Wednesday, August 15 , 2018, 8:25 pm | Fair 72º

 
 
 
 

Outdoors Q&A: Local Gooseneck Barnacles on the Menu?

Q: I have a question about gooseneck barnacles. In the Fish and Game regulations, it states that gooseneck barnacles cannot be taken or possessed at any time. Can you tell me why? I have spoken with California Department of Fish & Wildlife biologists and they did not know why but suggested I contact you.

Currently, the only legal way you can obtain them is by purchasing them in a dish at a high-end restaurant. The barnacles sold in these dishes are imported from Spain.

I collect mussels in season, and the barnacles are nearly as prolific as the mussels, and in the same locations as the mussels. (Curt H., San Francisco)

A: I suspect that as with so many of our regulations, goosenecks were not included with the inverts that can be taken because no one spoke up when the list was made to say, “Hey, people eat goosenecks!” California Code of Regulations Title 14, section 29.05 lists those animals that may be taken within the intertidal zone, and no barnacles (including gooseneck barnacles) are included. These regulations are reviewed and often amended every two years and the Fish and Game Commission could consider adding barnacles to those animals that can be taken.

Feel free to contact the commission with your request by clicking here. They would ultimately decide if goosenecks could be added.

Can My Estate Sell My Hunting Gear as Furniture?

Q: Can my estate sell my collection of all of my old hunting gear that I have collected over the years as a piece of furniture? I have an old hat rack with the following items on it: my father’s old hunting hat and his brother’s old hunting hat, my father’s old hunting coat and his duck strap. On the coat are some old hunting licenses (1930s and 1940s), various duck pins, plus 1920 and 1942 Ducks Unlimited pins, and collections of duck bands on a cord. There are also some old pheasant tags/permits in one of the pockets from this same era.

What I’m most proud of is the duck strap that contains nine different species of mounted ducks hanging by their necks. They include: hen shoveler, blue wing teal, gadwall drake, pintail drake, widgeon drake, green wing teal drake, wood duck drake, ring necked duck drake and a small cross-bred duck.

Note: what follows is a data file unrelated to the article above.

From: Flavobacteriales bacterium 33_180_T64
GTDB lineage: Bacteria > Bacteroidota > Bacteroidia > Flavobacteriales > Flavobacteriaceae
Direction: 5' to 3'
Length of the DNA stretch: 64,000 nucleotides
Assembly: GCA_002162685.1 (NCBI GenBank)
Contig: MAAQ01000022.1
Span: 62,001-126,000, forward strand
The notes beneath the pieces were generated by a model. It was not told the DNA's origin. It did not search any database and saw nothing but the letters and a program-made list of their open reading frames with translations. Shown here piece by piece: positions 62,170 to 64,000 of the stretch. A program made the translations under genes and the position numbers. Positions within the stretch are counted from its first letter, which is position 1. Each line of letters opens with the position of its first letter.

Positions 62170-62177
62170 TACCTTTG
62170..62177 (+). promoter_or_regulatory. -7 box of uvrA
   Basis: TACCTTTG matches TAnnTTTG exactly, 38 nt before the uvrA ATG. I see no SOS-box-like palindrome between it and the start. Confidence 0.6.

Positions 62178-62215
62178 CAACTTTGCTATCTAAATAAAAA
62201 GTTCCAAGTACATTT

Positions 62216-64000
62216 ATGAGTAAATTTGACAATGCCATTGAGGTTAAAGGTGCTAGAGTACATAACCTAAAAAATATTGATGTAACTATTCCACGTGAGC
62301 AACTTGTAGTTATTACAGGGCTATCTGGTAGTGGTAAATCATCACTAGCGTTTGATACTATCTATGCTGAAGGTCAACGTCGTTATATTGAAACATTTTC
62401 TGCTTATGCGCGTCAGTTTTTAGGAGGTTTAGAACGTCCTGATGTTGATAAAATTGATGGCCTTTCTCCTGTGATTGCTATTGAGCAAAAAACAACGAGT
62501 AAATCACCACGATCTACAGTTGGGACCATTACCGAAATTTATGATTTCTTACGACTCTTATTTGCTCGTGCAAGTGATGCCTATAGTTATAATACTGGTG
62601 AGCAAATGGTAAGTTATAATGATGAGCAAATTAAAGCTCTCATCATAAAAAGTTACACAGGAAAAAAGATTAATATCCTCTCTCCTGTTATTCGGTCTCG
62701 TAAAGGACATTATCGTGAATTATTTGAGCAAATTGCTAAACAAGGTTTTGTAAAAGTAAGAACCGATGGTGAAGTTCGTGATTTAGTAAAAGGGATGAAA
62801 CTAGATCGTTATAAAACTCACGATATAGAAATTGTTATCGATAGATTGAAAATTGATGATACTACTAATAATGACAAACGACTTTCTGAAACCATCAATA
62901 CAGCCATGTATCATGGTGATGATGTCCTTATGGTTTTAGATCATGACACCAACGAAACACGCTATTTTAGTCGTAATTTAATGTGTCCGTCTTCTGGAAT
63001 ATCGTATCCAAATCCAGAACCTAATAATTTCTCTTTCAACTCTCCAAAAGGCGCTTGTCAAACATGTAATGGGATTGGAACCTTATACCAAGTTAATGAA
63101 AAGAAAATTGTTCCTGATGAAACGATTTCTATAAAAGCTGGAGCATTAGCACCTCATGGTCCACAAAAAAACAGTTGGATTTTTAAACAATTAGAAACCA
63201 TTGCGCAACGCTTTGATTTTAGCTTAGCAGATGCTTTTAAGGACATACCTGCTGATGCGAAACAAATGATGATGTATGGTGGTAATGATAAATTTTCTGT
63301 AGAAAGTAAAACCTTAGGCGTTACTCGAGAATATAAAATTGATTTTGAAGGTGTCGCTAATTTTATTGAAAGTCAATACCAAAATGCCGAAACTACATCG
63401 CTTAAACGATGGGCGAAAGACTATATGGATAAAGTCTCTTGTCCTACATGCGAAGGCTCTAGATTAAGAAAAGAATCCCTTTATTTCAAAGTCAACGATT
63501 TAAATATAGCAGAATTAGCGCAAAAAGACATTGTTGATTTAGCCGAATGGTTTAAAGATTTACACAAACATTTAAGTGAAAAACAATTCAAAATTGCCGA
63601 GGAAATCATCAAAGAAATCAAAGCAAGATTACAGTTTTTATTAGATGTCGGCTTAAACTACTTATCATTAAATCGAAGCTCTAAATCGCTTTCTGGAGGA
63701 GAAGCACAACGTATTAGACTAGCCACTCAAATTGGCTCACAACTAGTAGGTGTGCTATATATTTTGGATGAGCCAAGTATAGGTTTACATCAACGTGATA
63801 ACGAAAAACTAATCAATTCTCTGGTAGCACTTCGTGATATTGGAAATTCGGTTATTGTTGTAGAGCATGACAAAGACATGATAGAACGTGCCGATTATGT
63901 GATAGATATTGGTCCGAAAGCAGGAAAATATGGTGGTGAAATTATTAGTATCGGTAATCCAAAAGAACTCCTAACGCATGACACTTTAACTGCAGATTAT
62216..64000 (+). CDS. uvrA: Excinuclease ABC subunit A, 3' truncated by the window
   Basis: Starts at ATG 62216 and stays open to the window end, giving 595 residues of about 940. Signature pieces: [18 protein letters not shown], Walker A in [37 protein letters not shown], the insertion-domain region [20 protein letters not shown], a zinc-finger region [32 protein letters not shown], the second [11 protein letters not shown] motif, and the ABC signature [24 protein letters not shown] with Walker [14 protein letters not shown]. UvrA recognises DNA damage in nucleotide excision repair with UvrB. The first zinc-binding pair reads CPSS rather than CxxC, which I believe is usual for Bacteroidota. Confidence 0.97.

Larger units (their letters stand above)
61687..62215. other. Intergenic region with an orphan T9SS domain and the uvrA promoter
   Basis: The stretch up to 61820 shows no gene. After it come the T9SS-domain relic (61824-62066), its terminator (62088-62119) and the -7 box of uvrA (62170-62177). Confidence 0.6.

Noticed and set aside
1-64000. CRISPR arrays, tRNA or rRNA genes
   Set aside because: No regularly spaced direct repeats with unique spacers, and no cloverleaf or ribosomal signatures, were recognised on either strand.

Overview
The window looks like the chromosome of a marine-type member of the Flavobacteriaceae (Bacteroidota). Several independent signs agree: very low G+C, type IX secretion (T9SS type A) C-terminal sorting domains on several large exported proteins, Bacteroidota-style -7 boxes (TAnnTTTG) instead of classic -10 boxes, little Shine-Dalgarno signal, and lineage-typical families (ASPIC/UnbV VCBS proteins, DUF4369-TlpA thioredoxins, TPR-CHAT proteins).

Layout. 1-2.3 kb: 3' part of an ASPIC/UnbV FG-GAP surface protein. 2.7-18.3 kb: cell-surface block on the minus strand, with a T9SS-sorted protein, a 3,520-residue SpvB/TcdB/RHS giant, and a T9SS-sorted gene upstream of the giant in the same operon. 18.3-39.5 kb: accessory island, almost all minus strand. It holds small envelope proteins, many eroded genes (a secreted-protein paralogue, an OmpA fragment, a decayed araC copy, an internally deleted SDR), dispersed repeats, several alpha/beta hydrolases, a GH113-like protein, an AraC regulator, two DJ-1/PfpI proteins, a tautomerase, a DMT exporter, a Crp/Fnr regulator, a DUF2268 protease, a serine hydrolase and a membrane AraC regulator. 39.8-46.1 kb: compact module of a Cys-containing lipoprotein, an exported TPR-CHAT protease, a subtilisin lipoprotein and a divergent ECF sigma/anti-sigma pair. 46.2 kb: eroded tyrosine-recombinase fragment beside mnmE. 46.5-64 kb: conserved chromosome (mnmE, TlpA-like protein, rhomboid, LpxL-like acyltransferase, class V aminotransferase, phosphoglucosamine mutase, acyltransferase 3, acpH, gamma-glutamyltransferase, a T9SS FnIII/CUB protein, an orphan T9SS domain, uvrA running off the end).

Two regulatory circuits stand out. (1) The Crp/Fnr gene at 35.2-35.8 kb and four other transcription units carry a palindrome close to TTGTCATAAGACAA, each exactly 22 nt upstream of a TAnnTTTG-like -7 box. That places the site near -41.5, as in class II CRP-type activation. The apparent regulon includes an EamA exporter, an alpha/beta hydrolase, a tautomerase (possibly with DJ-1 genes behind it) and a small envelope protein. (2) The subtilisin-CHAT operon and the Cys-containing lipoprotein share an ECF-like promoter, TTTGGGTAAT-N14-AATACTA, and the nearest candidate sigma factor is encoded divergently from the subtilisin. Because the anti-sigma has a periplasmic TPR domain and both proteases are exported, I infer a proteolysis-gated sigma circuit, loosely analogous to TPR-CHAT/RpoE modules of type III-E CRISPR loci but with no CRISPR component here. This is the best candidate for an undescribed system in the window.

I am aware that you can’t sell mounted birds by themselves, but as they are part of the piece of furniture, can they be part of the total value and all sold together? All of this vintage hunting stuff belonged to my father and uncle, but I know once I pass on, no one else in my family will have any interest in keeping the stuff. I hope my estate will be able to sell this whole collection of treasures as a piece of furniture so as to not have to break it all up and lose the duck mounts. (Bob S., Modesto)

A: What a great collection! Unfortunately, as you suspected, you cannot sell the ducks. Your best bet would be to sell the other items and donate the ducks. You could perhaps take the ducks out of the collection all together but then donate the strap of birds to the person who buys the other items.

Mobile Deer Stand

Q: I have a deer stand that lifts up and down using a hydraulic ram mounted in the back of my truck. Is this legal in the state of California? The only way to use it is if the truck is on flat ground and not moving. (Anonymous)

A: Unless you qualify for a disabled hunting license, the law prohibits shooting any game bird or mammal from a motor vehicle (Fish and Game Code, section 3002). This provision also applies to a vehicle-mounted deer stand. A legal alternative might be if the stand could be mounted onto a trailer that could then be detached from the vehicle.

Sibiki Rig for Bait While Rock Fishing

Q: While fishing for rockfish we would like to have a small rod set up with a sibiki rig to catch bait fish. Do we need to remove the extra hooks and only use two hooks when fishing for bait with rockfish on board? Thanks. (Dave P.)

A: Yes, when rockfish, lingcod, cabezon or kelp or rock greenling are aboard or in possession, only one line with not more than two hooks may be used (California Code of Regulations Title 14, sections 28.55, 28.27, 28.28 or 28.29, respectively).

— Carrie Wilson is a marine biologist with the California Department of Fish & Wildlife. She can be reached at .(JavaScript must be enabled to view this email address).

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